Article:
Russia docked warships in Bangladesh for the first time in five decades earlier this month and held its first joint naval exercises with Myanmar as Moscow eyes a greater role in the Indian Ocean region and looks to bolster ties with smaller countries in Asia.
Analysts say India is not averse to Russia, its old ally and largest supplier of defense equipment, stepping up its presence in its maritime neighborhood despite New Delhi’s deepening partnership with the United States, Japan and Australia to counter China’s expanding footprint in the strategic waters.
Ignoring pressure from its Western partners, New Delhi has maintained its decades-long relationship with Moscow and taken a neutral stand on the war in Ukraine.
“India has been keen for Russia to play a more active role in the Indo-Pacific because it suits New Delhi’s larger strategic goal of what it calls a multipolar global order. New Delhi believes a multipolar Asia is key to building a multipolar world,” Praveen Donthi, Senior Analyst, India, at the International Crisis Group, told VOA. “So far it has shown skill in navigating such strategic dilemmas, for instance on the Ukraine war.”
Russia’s Defense Ministry called the naval drills held with Myanmar in the Andaman Sea from November 7 to 9 “the first Russian-Myanmar naval exercise in modern history.” Two anti-submarine ships, Admiral Tributs and Admiral Panteleyev of the Russian Pacific Fleet, participated in the exercises with a frigate and a corvette from Myanmar's navy.
Days after the Myanmar drills, the same Russian warships docked at Bangladesh’s Chittagong Port in the Bay of Bengal – the first such visit in 50 years. The Russian embassy in Dhaka called it a "huge milestone for Russia-Bangladesh relations."
Russia also conducted two-day naval drills with India in the Bay of Bengal last week to “strengthen naval cooperation,” according to Russia’s Defense Ministry.
“While it may seem odd for India to welcome the presence of foreign militaries in nearby waters, India won't view Russian naval power with the same concern it would that of China,” said Michael Kugelman, Director, South Asia Institute at The Wilson Center in Washington. “India likely views this Russian presence as something that can balance out Chinese naval power in the region, making the latter less of a threat to New Delhi."
Analysts point out that China’s growing influence in the Indian Ocean in countries like Sri Lanka and Myanmar over the last decade has emerged as a major strategic headache for New Delhi, which has been engaged in a bitter military standoff with Beijing along their Himalayan border since 2020. In Sri Lanka for example, where Beijing has built the Hambantota port close to India, two Chinese research vessels that India sees as “spy ships” have docked since August last year.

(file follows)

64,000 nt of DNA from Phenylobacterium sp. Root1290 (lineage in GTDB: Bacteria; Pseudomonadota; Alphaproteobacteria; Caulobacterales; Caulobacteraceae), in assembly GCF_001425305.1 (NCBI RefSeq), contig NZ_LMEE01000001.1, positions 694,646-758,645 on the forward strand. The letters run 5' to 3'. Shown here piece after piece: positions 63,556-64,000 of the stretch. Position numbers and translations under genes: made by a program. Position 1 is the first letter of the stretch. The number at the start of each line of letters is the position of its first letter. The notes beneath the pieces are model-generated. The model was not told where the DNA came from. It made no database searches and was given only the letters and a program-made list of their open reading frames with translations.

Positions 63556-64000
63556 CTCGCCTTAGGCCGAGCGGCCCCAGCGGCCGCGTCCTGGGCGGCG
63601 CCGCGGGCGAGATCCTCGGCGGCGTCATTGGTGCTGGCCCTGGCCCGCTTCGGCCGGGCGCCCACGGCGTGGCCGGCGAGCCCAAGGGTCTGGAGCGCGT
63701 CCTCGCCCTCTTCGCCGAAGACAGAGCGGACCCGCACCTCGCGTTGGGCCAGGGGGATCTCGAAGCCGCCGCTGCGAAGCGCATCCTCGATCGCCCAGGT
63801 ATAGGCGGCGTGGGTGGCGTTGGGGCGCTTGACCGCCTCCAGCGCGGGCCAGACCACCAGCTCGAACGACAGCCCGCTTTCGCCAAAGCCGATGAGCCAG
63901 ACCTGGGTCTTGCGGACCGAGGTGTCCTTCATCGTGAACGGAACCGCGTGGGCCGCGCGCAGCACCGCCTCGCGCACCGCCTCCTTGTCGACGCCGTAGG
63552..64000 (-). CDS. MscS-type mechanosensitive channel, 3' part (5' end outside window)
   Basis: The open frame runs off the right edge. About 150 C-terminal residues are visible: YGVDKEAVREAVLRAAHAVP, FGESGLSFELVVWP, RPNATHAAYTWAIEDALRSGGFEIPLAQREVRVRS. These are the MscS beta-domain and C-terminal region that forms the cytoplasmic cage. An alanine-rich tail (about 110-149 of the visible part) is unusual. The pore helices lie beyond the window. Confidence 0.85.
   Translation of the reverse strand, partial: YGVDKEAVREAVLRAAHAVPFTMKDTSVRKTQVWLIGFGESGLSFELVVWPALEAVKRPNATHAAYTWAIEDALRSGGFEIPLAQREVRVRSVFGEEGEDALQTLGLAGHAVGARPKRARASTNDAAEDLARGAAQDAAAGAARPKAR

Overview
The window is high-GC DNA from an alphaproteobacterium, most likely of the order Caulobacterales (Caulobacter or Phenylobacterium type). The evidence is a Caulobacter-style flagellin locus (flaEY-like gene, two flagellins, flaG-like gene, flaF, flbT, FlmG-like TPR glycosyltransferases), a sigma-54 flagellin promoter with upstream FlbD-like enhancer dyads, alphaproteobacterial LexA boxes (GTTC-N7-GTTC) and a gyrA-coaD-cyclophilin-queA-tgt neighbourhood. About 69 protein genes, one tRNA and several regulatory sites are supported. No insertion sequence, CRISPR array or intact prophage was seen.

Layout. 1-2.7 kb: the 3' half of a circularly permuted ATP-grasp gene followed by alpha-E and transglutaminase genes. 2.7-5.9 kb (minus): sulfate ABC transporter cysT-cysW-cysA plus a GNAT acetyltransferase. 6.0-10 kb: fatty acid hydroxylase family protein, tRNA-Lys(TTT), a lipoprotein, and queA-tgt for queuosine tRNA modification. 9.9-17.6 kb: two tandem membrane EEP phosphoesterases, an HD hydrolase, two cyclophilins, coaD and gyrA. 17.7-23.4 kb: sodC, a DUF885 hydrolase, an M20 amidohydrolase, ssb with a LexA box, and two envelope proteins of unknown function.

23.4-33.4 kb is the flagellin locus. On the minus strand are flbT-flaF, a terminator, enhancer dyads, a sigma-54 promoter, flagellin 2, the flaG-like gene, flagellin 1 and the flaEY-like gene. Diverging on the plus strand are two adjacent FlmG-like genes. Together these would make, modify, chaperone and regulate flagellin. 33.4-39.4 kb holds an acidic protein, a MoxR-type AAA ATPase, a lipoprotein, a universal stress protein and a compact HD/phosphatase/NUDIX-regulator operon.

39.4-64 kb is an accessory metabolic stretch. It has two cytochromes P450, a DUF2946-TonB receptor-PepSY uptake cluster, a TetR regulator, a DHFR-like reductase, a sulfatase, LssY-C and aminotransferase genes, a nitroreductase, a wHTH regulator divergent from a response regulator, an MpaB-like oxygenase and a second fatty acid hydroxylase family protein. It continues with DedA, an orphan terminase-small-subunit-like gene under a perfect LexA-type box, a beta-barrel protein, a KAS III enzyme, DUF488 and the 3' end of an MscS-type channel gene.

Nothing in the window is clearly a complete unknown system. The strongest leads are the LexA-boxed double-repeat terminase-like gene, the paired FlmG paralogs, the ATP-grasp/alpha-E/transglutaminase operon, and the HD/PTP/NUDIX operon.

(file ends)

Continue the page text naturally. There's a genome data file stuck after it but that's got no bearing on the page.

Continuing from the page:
Since the military junta in Myanmar seized power in 2021, Moscow’s cooperation with it has been growing and Russia is now the second largest supplier of arms to Myanmar. The country is also a key market for other Russian exports.
Russia and Dhaka have traditionally had close ties and as Bangladesh’s government comes under pressure from the United States over its human rights record, it could draw closer to Moscow. Russia is building the country's first nuclear power plant.
“Russia is trying to demonstrate to the West that even if you try to isolate us, we have our supporters in the Global South and in Asia or Africa, we are not seen as pariahs or a country to be shunned. So that is the diplomatic message that they are giving,” pointed out Sankalp Gurjar, Assistant Professor in Geopolitics and International Relations at the Manipal Academy of Higher Education.
Analysts say the appearance of Russian warships in the Indian Ocean is also motivated by its goal to be present in all “major theaters” of the world.
“The Indian Ocean has become the main theatre for the great power rivalry between the US and China. And Moscow would like to enhance its strategic presence in the region by deepening its ties with nations in the region such as Myanmar and play a consequential role,” according to Donthi.
Other analysts agree. “It's important for Russia to show its continued capacity to project power, especially far from home. Doing so in the Indian Ocean region, where its partner China has also been increasingly present, is an added advantage for Moscow,” Kugelman said.
However, Russia’s foray into the Indian Ocean also poses a strategic dilemma for India as Moscow has been moving close to India’s bitter rival, China, since its invasion of Ukraine. That is why New Delhi will watch carefully to see what role Moscow wants to play in the Indian Ocean, which it has long viewed as its sphere of influence.
“So far, it seems Moscow simply wants to mark its presence in the eastern part of the Indian Ocean,” according to Gurjar. “However, concern arises from the fact that China’s and Russia’s naval collaboration has been deepening. In the Western Pacific for example, both countries have been holding joint exercises and both have been assertive in their posture. If that kind of collaboration gets extended to the Indian Ocean, that would present a challenge for India,” he said.